Sexual Assault

What is sexual assault?

Sexual assault – any type of sexual contact or behavior that occurs without the explicit consent of the recipient. Falling under the definition of sexual assault are sexual activities such as:

  • Inappropriate touching
  • Vaginal, Anal, or Oral Penetration
  • Sexual Intercourse
  • Rape
  • Attempted Rape
  • Child Molestation

I am a victim of sexual assault. What should I do?

Steps you should take if YOU have been sexually assaulted include:

  • Don’t take a shower or clean up after the assault
  • Collect any evidence that was left behind by the assailant
  • Contact the local authorities
  • Contact someone you can trust to be by your side
  • Go to the hospital to have a rape exam completed
  • Write on paper as much of the sexual assault that you can remember
  • Remember it is NOT your fault and you did nothing to deserve or provoke it

How should I help a friend who has been sexually assaulted?

Remember that your support is needed the most. It was not his/her fault and whatever happened, this person did nothing to deserve or provoke it. Listen without judging and respect his/her decision and help them become stronger and safer.

If your friend is a victim of sexual assault or domestic violence, he or she may be experiencing:

  • Shock
  • Denial
  • Disbelief
  • Fear
  • Anger
  • Helplessness
  • Mood Swings
  • Embarrassment
  • Irritability
  • Depression
  • Inability to concentrate
  • Disturbance in eating and sleeping habits

Common myths about rape and sexual assault

  • The rapist is usually a total stranger. In most rapes, the rapist and the assaulted victim know each other on a first name basis. Victims have been raped by their teachers, neighbors, fathers, uncles, and other relatives and acquaintances.
  • All rapes are committed by a few crazy people. Rapist are “normal” people in all social groups and classes, ranging from hippies to corporation presidents. All rapists are responsible for their action.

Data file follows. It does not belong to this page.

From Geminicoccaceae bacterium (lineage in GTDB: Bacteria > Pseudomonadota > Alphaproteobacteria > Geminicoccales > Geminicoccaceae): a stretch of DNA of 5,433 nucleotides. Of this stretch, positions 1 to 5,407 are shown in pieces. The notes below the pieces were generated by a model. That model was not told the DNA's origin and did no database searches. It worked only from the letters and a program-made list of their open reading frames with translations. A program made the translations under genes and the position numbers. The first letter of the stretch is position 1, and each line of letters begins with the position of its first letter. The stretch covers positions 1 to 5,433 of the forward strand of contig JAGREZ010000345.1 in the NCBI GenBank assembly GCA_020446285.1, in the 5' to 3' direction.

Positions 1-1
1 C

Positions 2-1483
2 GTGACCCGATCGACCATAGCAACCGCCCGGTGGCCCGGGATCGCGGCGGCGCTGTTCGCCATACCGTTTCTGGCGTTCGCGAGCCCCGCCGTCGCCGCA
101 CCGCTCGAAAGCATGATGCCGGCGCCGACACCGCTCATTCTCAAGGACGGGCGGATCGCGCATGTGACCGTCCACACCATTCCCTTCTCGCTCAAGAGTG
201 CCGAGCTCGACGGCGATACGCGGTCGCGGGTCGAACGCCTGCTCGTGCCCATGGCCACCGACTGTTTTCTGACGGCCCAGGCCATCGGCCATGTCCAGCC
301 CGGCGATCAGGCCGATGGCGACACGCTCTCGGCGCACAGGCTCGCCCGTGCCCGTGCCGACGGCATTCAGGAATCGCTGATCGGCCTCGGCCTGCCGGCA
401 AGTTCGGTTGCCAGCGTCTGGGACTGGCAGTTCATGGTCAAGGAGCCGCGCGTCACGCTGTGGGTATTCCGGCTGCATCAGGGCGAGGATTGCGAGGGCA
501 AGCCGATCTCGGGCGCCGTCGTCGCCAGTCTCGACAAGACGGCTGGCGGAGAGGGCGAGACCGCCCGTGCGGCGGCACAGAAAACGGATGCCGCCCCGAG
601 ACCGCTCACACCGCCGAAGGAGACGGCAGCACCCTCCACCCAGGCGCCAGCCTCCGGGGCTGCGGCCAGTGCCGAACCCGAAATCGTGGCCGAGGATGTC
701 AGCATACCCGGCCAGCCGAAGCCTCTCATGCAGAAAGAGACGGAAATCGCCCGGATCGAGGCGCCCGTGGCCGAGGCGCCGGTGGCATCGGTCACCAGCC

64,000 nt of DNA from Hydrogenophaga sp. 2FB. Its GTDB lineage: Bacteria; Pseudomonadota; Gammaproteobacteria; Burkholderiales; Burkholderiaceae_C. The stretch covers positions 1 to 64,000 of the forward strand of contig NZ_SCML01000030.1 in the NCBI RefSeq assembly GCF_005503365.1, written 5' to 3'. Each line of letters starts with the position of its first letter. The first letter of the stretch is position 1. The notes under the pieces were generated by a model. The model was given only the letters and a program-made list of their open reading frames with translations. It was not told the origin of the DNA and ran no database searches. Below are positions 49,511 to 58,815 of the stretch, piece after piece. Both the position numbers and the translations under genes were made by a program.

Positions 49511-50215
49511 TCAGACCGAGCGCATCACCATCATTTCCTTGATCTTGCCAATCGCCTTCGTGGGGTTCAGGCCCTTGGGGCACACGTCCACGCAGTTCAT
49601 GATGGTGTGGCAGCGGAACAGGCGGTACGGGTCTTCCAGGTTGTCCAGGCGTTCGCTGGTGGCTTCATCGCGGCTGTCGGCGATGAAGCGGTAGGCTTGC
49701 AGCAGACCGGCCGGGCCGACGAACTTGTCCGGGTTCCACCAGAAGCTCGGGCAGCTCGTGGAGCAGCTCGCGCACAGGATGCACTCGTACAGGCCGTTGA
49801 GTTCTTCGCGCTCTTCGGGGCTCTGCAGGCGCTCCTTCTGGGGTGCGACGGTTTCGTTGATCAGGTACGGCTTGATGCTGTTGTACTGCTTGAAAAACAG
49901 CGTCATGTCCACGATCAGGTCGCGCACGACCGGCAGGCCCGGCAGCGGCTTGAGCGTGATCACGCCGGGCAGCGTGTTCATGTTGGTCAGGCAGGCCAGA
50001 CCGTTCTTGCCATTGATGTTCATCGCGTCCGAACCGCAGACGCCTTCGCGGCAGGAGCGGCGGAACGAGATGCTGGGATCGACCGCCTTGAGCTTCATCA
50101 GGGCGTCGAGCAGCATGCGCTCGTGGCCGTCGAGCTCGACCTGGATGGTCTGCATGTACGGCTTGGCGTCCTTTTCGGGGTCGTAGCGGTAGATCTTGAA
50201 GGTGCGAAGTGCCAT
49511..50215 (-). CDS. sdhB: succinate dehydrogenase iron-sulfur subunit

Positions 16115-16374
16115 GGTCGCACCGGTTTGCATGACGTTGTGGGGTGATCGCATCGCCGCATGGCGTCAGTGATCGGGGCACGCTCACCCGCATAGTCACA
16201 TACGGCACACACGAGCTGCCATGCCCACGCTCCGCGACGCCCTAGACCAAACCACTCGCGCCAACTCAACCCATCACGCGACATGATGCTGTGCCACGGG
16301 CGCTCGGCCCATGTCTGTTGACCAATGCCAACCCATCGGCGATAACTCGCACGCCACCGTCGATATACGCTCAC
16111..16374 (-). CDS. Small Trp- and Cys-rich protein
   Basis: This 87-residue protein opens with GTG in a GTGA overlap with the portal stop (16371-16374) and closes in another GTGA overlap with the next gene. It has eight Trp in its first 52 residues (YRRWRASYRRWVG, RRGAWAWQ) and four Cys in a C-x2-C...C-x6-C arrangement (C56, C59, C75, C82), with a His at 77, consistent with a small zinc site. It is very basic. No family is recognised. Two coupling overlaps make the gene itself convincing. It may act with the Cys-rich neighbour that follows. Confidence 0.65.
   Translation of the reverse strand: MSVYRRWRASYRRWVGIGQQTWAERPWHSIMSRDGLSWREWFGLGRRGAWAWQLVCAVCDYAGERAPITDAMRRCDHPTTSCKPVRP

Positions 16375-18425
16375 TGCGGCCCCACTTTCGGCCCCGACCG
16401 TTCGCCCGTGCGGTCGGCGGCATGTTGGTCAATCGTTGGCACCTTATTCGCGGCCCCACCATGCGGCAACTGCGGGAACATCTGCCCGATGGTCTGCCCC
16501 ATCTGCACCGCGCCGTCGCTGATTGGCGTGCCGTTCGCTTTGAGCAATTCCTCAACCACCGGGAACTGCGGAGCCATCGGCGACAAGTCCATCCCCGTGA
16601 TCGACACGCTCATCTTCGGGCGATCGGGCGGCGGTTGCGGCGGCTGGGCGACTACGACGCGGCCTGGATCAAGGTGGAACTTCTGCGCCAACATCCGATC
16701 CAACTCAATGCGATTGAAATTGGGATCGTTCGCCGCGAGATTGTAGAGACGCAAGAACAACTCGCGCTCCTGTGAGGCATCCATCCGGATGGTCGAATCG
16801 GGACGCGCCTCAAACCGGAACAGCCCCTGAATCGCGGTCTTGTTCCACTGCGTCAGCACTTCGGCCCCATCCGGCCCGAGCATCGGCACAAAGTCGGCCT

• The rapist commits sexual assault because their sexual need and desire suddenly overwhelms them. Rape is a crime of violence and power used by one person to dominate and humiliate another. It is not sexually motivated. More than half of all rapes are planned in advance.
  • Most women aren’t really raped. Sexual assault continues to represent the most rapidly growing violent crime in America. 1.3 women (age 18 and over) in the United States are forcibly raped each minute. That translates to 78 each hour, 1,871 every day, and 683,000 per year.
  • It isn’t a “real” rape unless the victim has injuries. 70% of rape victims report no physical injury; 4% sustain serious injuries, and 24% have minor physical injuries. However, 49% of rape victims described being fearful of serious injury or death during the rape.
  • Victims do something to provoke being raped. “She was drunk, and did you see what she was wearing? She deserved it!” Rape is an act of hostility and power with sex as a weapon. It is NOT motivated by sexual urges. Because of gender stereotypes and rape myths in our society, it is common to blame the victim for dressing suggestively, having too much to drink, walking alone, et. The reality is nothing a woman does or wears can “make” a person act in a particular way. Bad judgment is not a crime but rape is.